Tag Archives: Music design

Cover story. New trade version of monograph celebrating the inventor of LP design

The first illustrated album cover – for ‘albums’ of 78rpm records – was designed in 1940 by Alex Steinweiss, art director at Columbia Records.

The 94-year-old Steinweiss rarely receives the recognition given to Paul Rand or Lester Beall, widely considered to be among the form-givers of American Modernism, but he was just as much a pioneer of corporate branding insofar as he gave a major recording company a distinctive identity.

You can now read the full text of Steven Heller’s Reputations interview with Steinweiss in Eye 76, the music design special issue.

In 2009, Taschen published the literally massive Alex Steinweiss: The Inventor of the Modern Album Cover (top) an exhaustive survey of his music work and other graphic design. At 422 pages, measuring 34cm by 28.3cm, it is possibly the largest design monograph ever published. Taschen has now made the previously limited-editionbook available in a more affordable trade version.

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It was Steinweiss who, in the early 1950s, after designing hundreds of packages, posters and catalogues for Columbia, created the paperboard LP cover to protect and market the latest revolution in music delivery. In the process, he defined the visual identity of recorded music for decades to come.

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Alex Steinweiss, The Inventor of the Modern Album Cover
Hardcover, 420pp. £44.99 (Taschen).

Eye is the world’s most beautiful and collectable graphic design journal, published quarterly for professional designers, students and anyone interested in critical, informed writing about graphic design and visual culture. It’s available from all good design bookshops and online at the Eye shop, where you can buy subscriptions, back issues (including Eye 76 and single copies of the latest issue. For a visual sample, see Eye before you buy on Issuu. Eye 79 is out any moment.

Downtown canon. Installation, performance and drawing in the Barbican gallery

An ambitious new Barbican exhibition opens today, writes John L. Walters. Entitled ‘Laurie Anderson, Trisha Brown, Gordon Matta-Clark: Pioneers of the Downtown Scene, New York 1970s’ it contains many big, bold examples of work from three artists who were near-contemporaries, and whose work crossed several disciplines (often out of poverty and / or sheer pragmatism).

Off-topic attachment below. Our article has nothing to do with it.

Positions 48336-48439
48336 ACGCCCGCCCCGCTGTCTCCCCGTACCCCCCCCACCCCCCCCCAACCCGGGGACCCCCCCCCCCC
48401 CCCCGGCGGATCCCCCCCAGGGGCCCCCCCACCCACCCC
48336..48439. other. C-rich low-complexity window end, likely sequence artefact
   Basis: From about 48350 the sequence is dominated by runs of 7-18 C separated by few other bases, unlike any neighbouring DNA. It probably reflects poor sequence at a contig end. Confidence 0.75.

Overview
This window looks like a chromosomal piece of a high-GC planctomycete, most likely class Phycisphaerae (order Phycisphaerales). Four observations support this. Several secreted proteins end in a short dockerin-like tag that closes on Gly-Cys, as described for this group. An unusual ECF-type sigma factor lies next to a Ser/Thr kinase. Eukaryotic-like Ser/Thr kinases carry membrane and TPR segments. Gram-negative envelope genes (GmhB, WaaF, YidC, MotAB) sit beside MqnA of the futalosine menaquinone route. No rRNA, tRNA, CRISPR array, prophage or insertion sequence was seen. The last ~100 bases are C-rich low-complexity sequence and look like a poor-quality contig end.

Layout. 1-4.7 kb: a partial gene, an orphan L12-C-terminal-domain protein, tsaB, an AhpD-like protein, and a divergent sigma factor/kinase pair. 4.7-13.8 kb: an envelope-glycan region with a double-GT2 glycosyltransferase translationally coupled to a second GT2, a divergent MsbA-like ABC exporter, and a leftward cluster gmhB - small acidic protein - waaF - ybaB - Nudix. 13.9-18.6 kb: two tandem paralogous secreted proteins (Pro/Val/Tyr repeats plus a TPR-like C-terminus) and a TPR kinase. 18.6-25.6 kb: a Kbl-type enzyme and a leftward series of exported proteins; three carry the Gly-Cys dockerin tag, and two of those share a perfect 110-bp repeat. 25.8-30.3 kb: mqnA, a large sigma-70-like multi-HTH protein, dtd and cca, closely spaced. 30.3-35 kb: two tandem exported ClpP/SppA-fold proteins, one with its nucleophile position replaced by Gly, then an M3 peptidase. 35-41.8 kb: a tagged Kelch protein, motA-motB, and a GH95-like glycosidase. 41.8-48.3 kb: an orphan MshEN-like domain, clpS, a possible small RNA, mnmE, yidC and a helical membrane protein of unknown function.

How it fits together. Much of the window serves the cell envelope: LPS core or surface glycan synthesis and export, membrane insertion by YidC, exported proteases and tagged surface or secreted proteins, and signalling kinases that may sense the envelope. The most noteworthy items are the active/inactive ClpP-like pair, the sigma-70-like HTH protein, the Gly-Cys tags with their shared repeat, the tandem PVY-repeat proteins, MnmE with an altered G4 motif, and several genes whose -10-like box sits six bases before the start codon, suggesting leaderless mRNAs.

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Above: poster. Design by Fraser Muggeridge studio.

Their three artists’ early reputations were forged in the run-down and derelict industrial spaces of the near-bankrupt city – then more Taxi Driver than After Hours – and a decade before Laurie Anderson’s ‘O Superman’ became an unexpected pop hit.

Electric Chair

Anderson’s exhibits include an alarming, working version of The Electric Chair (above and top), a Talking Pillow and drawings of many other inventions (e.g., below). (See ‘All her own invention’ our interview with Anderson in Eye 76, the music design special issue.)

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The Gordon Matta-Clark exhibits include photographs, videos, collages and the upper four corners from his celebrated Splitting (1974, below).

2. Pioneers, Gordon Matta- Clark, Splitting

Trisha Brown, who attended yesterday’s media view, is represented by daily performances of her dance works, including Planes (1968) and Walking on the Wall (1971, below). In the upstairs galleries you can see Brown’s calligraphic drawings and diagrams: Lydia Yee’s curation links all three artists through drawing, friendship and food.

Trisha Brown

Special mention should go to the largely monochrome exhibition graphics by Fraser Muggeridge studio, whose design reflects the content by doing little that wasn’t technically possible in the 1970s. The designers sought ‘to create a “look and feel” that is appropriate to the artists and the time period of the work in the exhibition.’ [More images on the studio’s site, pleasedonotbend.co.uk.]

To this end, Muggeridge followed the usual Barbican guidelines, using Futura Bold Italic on a nine-degree slope, but set the type by cutting up letters from a copied specimen and then further copying and enlarging on an ancient photocopier that he found in a Dalston internet café. (Regular readers will be interested to learn that the studio’s similarly minimal catalogue design avoids what James Goggin, in his talk at The Form of the Book, called the ‘Matta-Clark complex’.) Muggeridge also made a huge billboard poster (below) which reproduces the foreground dancer at life size.

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Above: photograph by Tim Wainwright.

Eye will be publishing a full review of this exhibition later on, but we recommend that you see it soon; it’s a show that exploits the gallery’s echoing spaces at their brutal best.

Laurie Anderson will be performing her Duets on Ice (below) tonight – for those lucky enough to have tickets.

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‘Laurie Anderson, Trisha Brown, Gordon Matta-Clark: Pioneers of the Downtown Scene, New York 1970s’, Barbican Gallery, Silk St, London. More information about opening and performance times from: barbican.org.uk/artgallery.

Read ‘Do it yourself’ Fraser Muggeridge’s recent article for Eye 78, one of sixteen ‘great moments in information design’.

Eye magazine is available from all good design bookshops and at the online Eye shop, where you can order subscriptions, single issues and back issues. Eye 76, out last summer (which includes our interview with Anderson), was a music design special – full contents here. You can also see a selection of visual details on Eye Before You Buy on Issuu.